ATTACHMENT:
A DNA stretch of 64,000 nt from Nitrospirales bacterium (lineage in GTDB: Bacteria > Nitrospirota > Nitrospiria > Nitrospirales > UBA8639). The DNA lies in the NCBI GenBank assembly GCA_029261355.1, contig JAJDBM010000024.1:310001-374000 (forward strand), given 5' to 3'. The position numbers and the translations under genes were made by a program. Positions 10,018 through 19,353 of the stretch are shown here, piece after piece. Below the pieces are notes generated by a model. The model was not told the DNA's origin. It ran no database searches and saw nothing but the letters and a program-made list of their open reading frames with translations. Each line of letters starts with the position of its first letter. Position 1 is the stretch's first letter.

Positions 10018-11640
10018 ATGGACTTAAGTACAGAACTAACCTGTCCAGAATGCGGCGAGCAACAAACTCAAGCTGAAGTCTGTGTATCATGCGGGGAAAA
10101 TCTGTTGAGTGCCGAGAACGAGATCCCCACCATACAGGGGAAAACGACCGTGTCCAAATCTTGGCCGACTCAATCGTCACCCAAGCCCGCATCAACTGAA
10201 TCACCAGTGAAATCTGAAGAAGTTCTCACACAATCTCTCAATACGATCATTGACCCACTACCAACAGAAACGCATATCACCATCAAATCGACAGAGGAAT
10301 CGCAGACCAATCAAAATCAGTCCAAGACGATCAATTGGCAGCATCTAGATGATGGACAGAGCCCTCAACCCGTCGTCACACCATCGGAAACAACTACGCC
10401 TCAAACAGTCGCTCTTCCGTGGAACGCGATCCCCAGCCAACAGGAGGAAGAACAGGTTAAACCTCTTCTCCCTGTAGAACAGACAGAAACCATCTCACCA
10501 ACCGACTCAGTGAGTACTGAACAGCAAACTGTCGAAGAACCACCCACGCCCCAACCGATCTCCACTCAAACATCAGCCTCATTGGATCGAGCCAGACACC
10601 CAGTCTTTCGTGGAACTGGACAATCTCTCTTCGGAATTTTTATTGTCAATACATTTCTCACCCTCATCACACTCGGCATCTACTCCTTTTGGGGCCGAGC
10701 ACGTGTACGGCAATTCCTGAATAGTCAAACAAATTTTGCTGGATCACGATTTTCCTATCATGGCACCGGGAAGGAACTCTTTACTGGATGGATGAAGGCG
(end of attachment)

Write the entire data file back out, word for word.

A DNA stretch of 64,000 nt from Nitrospirales bacterium (lineage in GTDB: Bacteria > Nitrospirota > Nitrospiria > Nitrospirales > UBA8639). The DNA lies in the NCBI GenBank assembly GCA_029261355.1, contig JAJDBM010000024.1:310001-374000 (forward strand), given 5' to 3'. The position numbers and the translations under genes were made by a program. Positions 10,018 through 19,353 of the stretch are shown here, piece after piece. Below the pieces are notes generated by a model. The model was not told the DNA's origin. It ran no database searches and saw nothing but the letters and a program-made list of their open reading frames with translations. Each line of letters starts with the position of its first letter. Position 1 is the stretch's first letter.

Positions 10018-11640
10018 ATGGACTTAAGTACAGAACTAACCTGTCCAGAATGCGGCGAGCAACAAACTCAAGCTGAAGTCTGTGTATCATGCGGGGAAAA
10101 TCTGTTGAGTGCCGAGAACGAGATCCCCACCATACAGGGGAAAACGACCGTGTCCAAATCTTGGCCGACTCAATCGTCACCCAAGCCCGCATCAACTGAA
10201 TCACCAGTGAAATCTGAAGAAGTTCTCACACAATCTCTCAATACGATCATTGACCCACTACCAACAGAAACGCATATCACCATCAAATCGACAGAGGAAT
10301 CGCAGACCAATCAAAATCAGTCCAAGACGATCAATTGGCAGCATCTAGATGATGGACAGAGCCCTCAACCCGTCGTCACACCATCGGAAACAACTACGCC
10401 TCAAACAGTCGCTCTTCCGTGGAACGCGATCCCCAGCCAACAGGAGGAAGAACAGGTTAAACCTCTTCTCCCTGTAGAACAGACAGAAACCATCTCACCA
10501 ACCGACTCAGTGAGTACTGAACAGCAAACTGTCGAAGAACCACCCACGCCCCAACCGATCTCCACTCAAACATCAGCCTCATTGGATCGAGCCAGACACC
10601 CAGTCTTTCGTGGAACTGGACAATCTCTCTTCGGAATTTTTATTGTCAATACATTTCTCACCCTCATCACACTCGGCATCTACTCCTTTTGGGGCCGAGC
10701 ACGTGTACGGCAATTCCTGAATAGTCAAACAAATTTTGCTGGATCACGATTTTCCTATCATGGCACCGGGAAGGAACTCTTTACTGGATGGATGAAGGCG